The Fukushima nuclear plant’s operator Tuesday started freezing the last section of a $320 million ice wall designed to cut down on vast amounts of contaminated water at the site of the worst atomic accident in a generation. Tokyo Electric Power (TEPCO) began pumping coolant into the remaining seven metres (23 feet) of its 1.5-kilometre underground wall which encircles four reactors along Japan’s northeast coast. Underground pipes circulate the coolant and freeze soil around the buildings. The 30-metre deep wall is designed to block underground water from nearby mountains from flowing into the shattered complex and then seeping into the Pacific. It is reportedly expected to take more than two months until the wall is completely frozen. The huge utility has been building the barrier since March 2016 with the government picking up its 34.5 billion yen ($320 million) price tag. Even now, with the ice wall almost complete, about 140 tonnes of underground water flows into the plant daily, forcing the company to pump it out and store it in on-site tanks. “When the ice wall is completed, we estimate that the amount of underground water flowing into the complex will be less than 100 tonnes,” a company spokesman said. But some experts have cast doubt on the ice wall’s effectiveness in containing the problem.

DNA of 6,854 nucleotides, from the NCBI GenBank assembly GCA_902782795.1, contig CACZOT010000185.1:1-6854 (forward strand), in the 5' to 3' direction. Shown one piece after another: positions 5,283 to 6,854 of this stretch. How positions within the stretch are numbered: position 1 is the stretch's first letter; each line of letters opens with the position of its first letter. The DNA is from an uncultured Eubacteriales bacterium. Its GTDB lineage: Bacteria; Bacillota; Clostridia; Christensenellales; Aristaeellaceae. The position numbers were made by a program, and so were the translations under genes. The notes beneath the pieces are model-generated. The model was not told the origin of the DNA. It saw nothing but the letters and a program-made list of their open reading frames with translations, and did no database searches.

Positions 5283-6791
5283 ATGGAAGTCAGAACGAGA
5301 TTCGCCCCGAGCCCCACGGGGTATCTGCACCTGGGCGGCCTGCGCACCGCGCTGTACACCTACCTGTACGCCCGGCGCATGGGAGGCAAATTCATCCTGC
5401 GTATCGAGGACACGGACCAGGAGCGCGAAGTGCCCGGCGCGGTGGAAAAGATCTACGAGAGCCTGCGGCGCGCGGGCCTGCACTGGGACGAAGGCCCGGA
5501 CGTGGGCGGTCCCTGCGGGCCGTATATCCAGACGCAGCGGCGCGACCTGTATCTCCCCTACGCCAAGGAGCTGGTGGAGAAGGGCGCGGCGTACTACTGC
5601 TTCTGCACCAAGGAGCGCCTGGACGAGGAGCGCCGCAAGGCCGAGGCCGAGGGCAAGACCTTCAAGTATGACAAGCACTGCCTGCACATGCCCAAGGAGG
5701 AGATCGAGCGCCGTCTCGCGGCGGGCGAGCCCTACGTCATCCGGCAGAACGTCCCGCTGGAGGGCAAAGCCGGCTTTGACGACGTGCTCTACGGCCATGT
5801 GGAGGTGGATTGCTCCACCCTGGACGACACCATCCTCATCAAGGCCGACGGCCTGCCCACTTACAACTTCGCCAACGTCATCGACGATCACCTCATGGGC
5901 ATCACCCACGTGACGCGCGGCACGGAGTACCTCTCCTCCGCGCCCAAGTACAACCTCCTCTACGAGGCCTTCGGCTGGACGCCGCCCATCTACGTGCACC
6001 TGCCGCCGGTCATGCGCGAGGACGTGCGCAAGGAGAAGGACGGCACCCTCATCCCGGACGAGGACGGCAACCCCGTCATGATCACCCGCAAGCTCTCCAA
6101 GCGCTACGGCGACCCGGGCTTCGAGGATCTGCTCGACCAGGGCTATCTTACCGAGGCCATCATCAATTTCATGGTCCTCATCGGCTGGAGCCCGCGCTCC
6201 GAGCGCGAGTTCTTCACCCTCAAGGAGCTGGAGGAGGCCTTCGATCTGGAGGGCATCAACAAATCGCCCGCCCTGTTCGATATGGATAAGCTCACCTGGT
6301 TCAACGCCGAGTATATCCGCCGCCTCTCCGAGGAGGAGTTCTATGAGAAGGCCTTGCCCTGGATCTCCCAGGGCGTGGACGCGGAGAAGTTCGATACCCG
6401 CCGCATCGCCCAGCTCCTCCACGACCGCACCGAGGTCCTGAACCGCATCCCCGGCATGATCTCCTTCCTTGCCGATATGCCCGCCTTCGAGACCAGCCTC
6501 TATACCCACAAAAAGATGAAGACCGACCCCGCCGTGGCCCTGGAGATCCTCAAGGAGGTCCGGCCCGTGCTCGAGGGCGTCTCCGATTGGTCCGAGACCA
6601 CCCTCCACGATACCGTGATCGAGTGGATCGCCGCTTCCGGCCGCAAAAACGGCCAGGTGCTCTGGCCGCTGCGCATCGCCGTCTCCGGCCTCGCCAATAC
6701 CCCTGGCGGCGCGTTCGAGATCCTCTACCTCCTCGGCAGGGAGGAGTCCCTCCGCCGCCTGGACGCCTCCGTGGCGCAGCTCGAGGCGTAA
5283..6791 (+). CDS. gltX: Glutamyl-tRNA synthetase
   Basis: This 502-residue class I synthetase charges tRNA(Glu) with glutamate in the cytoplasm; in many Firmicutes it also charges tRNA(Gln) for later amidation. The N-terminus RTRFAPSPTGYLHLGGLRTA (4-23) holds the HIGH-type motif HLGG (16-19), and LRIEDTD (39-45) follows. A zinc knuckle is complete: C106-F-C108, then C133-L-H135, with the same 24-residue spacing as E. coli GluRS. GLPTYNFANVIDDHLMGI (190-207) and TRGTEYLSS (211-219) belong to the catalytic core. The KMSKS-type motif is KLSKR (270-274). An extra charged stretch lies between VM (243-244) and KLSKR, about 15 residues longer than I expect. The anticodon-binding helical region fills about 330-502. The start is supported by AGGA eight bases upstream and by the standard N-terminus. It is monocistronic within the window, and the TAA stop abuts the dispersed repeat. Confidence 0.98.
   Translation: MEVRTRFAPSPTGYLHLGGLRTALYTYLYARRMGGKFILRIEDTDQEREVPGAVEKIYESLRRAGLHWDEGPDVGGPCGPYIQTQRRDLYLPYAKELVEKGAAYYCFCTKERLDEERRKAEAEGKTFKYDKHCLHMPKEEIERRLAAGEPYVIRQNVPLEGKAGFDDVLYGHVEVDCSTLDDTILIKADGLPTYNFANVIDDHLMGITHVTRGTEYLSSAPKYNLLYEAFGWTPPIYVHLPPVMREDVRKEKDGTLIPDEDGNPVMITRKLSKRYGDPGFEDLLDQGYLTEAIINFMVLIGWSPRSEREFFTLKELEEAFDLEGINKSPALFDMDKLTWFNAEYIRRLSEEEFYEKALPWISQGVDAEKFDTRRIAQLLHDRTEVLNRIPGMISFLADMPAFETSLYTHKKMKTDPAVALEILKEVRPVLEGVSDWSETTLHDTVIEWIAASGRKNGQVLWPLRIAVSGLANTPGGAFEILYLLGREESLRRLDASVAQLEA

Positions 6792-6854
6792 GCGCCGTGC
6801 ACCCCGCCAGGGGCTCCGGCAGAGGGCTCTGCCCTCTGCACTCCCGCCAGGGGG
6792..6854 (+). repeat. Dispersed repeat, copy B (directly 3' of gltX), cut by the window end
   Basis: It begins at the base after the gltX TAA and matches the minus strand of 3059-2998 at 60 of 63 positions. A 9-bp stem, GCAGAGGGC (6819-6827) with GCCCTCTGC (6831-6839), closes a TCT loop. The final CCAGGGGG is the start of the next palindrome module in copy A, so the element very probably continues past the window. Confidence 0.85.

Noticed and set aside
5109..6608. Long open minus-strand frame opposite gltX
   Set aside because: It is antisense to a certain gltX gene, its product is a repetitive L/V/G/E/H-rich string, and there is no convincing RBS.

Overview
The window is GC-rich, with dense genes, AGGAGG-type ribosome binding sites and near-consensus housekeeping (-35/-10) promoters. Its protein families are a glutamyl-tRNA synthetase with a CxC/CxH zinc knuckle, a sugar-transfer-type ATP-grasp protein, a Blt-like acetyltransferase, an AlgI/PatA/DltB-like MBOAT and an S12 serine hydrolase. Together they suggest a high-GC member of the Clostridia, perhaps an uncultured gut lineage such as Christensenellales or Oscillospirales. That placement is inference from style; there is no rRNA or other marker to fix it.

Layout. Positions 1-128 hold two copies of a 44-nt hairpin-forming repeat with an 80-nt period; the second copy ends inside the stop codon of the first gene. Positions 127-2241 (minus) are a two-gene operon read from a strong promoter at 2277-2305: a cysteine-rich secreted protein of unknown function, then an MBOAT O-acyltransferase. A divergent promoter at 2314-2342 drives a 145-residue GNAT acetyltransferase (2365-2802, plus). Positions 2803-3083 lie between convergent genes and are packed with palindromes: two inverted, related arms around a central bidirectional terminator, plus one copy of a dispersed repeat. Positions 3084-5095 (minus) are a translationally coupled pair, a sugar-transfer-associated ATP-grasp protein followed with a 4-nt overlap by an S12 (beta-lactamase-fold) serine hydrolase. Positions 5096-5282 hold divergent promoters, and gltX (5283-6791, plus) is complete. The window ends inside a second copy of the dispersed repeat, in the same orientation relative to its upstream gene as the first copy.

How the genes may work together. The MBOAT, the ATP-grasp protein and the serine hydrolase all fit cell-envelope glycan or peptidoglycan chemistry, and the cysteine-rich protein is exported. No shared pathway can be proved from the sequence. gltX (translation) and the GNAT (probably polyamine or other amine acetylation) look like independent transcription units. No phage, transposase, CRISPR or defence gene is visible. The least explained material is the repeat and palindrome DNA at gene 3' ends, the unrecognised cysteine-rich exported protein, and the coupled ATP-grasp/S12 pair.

Daily Mail 22nd Aug 2017 read more »
Five years before the release of Godzilla Resurgence (Shin Godzilla), the first Japanese-made Godzilla movie in more than a decade, Japan’s north-east coastline was slammed by a massive earthquake and tsunami, causing a meltdown at the region’s Fukushima nuclear power plant. Citizens were either misinformed or kept in the dark about the damage: the government would not even use the term “meltdown” until three months later. In an interview with a national newspaper in 2014, novelist Haruki Murakami diagnosed a national character flaw: irresponsible self-victimisation.
Guardian 21st Aug 2017 read more »